One of Pickering’s “Watchline” hospitals, Montfort Jones Memorial in Kosciusko, has had interest from potential partners, says John Dawson, administrator. “The (Attala County) Board of Supervisors has been looking for a larger facility to affiliate with,” he says, with the idea being to gain the benefits of being leased or owned by a bigger hospital.
“We know our position relative to other hospitals. We have been dealing with the fact we are financially distressed for some time.”
Kemp, meanwhile, says it is important for a rural hospital to look closely at its service area and determine “what people need.”
Some may see a need for more out-patient services and others may conclude more specialty services are needed, he says.
Donald Eicher III assesses hospital needs throughout Mississippi as director of the state Department of Health’s Office of Health Policy and Planning. He says it is important for publicly owned rural hospitals to be realistic. For instance, Eicher says, they must examine whether it is genuinely cost effective to concentrate on in-patient admissions when the hospital has only two or three a day. “Could it be eliminated or drawn back further than it is now? Eicher says hospitals must ask themselves.
Others have successfully carved out specialty niches that serve a community need, he notes.
North Sunflower in Ruleville, for instance, has turned itself around by assessing what its communities need and marketing itself in that direction, Eicher says.
The process can begin with some “window dressing” which can be as simple as enhancing the hospital’s outside appearances, he says, emphasizing the need to get the public involved.
“The next step is determining what services are needed and what services can we provide to make money or at least break even.”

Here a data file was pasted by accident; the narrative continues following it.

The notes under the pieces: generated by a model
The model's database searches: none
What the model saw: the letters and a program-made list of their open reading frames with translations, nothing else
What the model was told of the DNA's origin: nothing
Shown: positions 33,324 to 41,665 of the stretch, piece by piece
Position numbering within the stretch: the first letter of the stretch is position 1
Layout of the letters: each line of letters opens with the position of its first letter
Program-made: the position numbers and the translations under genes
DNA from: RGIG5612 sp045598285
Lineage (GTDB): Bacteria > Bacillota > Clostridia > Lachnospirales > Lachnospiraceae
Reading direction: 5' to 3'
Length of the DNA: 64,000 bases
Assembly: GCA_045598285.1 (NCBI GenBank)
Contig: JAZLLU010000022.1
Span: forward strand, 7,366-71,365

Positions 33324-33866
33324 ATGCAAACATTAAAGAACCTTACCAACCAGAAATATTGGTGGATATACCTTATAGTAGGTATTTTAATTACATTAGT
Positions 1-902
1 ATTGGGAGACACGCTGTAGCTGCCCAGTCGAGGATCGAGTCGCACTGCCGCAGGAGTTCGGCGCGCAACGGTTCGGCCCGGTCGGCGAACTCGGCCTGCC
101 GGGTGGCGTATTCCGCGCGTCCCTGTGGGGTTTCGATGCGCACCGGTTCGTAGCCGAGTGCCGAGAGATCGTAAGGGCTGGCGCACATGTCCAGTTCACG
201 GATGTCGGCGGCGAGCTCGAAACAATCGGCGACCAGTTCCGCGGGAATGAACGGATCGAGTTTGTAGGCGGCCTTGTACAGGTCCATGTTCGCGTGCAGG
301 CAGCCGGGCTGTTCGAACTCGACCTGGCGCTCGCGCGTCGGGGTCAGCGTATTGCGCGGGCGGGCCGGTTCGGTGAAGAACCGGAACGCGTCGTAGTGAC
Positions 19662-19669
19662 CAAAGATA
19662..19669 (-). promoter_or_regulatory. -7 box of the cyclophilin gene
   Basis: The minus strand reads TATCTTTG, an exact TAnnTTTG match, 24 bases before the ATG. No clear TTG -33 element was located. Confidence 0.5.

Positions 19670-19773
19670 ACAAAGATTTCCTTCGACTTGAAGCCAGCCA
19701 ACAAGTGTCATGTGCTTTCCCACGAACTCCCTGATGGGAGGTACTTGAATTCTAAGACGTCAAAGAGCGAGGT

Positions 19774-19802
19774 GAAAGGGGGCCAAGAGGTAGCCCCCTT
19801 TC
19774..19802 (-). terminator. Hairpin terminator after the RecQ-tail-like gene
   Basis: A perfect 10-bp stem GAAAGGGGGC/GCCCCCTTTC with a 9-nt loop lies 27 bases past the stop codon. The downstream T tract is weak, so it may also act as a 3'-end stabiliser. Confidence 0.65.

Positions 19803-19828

That process led North Sunflower to add a wellness center, a sleep apnea center and a state-of-the art surgery suite to the Ruleville facility. Surgeons from out of town now come to perform surgeries there, Eicher says.
Without some help…
Kemp of the MHA’s Center for Rural Health says the hospitals addressed in the Pickering Report are safety net facilities for their communities. Even the ones deemed financially strong in the 2009-to-2012 period face threats all around, he says.
“Things are not going to be like that next year,” he says of their fiscal future.
Chiefly, the current threats are coming from reduced Medicare and Medicaid reimbursements. But large on the horizon is the federal government’s promise to begin diverting tens of millions of dollars from Mississippi that now goes to help reimburse hospitals for treating the uninsured. The federal Affordable Care Act mandates that the money, more than $150 million a year in Mississippi’s case, must go to pay for expansion of Medicaid in other states since Mississippi refused to expand Medicaid to the state’s working poor.
Gov. Phil Bryant and legislative leaders refused the expansion knowing the risk of losing the money but have indicated they do not believe the federal government will ultimately remove the money. They cite the Obama administration’s two-year extension of a deadline to begin lowering the Disproportionate Share Hospital (DSH) payments.
Kemp and others say the threat of losing DSH payments is real and should be seen as a promise that the ACA requires the government to keep.
“Year two is going to surprise a lot of folks,” says Kemp, referring to the end of the two-year extension of the close of the federal government’s 2015 fiscal year.
“Without some help… I see the future looking very bleak.”